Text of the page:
In his recent post, Petter Holme presents an entertaining inner dialogue about whether one should market one’s scientific output or not. Much of this centers around the concept of stories — and the discussion on whether we should publish papers that have storylike narratives or just plain data has been going on for a while.
Being an advocate of papers-as-stories, let me add another point of view to the mix.
I feel that there are two dimensions here. The first one is the axis from facts to fiction, and being scientists, we all know where we should place ourselves here. The second dimension is about pure data versus understanding/insight, and it is this dimension that in my view necessitates some storytelling.
Let me explain my reasoning by starting from pure data. Suppose I have carried out an experiment/done some simulations/analyzed a bunch of data I found on the Internet. Now, if I wanted my output to be pure data, I could just release the numbers as tables or graphs or whatever, and maybe an explanation on how the experiments or simulations were carried out. Pure data — no story.
However, my pure data would probably not make sense to many people, if any. To take a step in the direction of meaning, I should at least explain what the research question is that the experiment/simulations/analysis project was designed to answer. I might also feel compelled to tell how the data answer this question, i.e., to give the numbers some meaning.
Notice the elements of a story sneaking in? There is a question, there is an answer.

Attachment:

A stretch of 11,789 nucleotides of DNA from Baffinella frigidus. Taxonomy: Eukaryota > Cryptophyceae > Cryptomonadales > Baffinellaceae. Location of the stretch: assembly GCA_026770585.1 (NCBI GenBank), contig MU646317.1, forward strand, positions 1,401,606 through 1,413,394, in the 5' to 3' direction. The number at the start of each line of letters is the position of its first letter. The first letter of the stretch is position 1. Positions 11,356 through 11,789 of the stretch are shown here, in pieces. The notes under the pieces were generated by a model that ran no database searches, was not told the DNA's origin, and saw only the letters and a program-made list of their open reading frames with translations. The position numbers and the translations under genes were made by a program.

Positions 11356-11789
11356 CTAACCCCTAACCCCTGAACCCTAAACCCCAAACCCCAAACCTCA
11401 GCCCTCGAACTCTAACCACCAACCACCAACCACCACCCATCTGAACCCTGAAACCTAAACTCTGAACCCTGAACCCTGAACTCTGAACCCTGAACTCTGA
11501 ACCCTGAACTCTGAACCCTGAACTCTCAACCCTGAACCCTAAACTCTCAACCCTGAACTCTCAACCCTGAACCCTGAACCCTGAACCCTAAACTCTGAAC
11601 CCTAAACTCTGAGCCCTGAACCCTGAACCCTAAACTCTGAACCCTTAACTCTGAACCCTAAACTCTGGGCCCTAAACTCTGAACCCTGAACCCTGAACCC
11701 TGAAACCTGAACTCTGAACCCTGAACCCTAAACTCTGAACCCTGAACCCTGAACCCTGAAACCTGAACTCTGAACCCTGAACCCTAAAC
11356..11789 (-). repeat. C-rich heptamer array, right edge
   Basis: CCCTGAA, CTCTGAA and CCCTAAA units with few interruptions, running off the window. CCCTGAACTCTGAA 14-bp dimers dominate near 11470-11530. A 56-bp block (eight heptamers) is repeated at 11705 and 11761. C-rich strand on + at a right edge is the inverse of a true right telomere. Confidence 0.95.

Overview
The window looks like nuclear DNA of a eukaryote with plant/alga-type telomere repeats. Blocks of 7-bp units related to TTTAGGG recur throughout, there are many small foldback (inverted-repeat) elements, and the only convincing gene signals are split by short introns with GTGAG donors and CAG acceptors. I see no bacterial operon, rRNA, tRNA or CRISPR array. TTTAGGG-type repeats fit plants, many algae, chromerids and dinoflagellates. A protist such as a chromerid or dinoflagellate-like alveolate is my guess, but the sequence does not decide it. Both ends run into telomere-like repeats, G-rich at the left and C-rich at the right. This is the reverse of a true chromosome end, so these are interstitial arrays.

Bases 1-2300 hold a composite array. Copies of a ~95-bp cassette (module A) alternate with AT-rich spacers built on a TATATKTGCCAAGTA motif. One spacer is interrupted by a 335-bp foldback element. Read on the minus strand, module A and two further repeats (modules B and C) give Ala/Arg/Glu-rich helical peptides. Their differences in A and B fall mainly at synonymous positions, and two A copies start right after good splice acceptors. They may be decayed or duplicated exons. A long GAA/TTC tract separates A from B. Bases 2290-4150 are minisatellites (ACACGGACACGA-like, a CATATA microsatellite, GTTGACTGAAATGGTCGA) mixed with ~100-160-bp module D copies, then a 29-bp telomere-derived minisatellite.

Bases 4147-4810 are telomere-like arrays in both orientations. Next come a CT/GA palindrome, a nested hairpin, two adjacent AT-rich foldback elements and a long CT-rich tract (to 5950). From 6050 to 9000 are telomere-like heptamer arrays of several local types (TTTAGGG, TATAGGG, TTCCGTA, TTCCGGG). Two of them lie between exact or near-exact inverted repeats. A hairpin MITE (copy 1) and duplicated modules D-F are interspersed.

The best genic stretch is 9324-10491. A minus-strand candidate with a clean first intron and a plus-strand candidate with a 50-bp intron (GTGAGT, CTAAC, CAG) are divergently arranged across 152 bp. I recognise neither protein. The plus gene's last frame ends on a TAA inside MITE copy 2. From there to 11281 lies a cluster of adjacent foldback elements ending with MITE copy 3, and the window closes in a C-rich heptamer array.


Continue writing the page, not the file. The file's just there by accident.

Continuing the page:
But even after these additions, only an expert reader would be able to see the meaning in what I have done. For anyone else, more would be needed — why should this question be asked? What is the context for the question? And why should one care about the results?
Add these elements, and we have arrived at the typical structure of a scientific paper that begins with an introduction and ends with a discussion. We have also strayed pretty far from pure data, and are now firmly in the realm of stories. First, we introduce the world and the characters that inhabit it, then we create tension with an open question, and release this tension with an answer.
But such stories of science are not works of fiction; they are told with facts. This, to me, is why papers should be stories — stories provide clarity, understanding, and meaning. They help the reader to connect the dots. Of course, one can and should release pure data too: numbers, results, code, everything. But these only get their meaning through stories.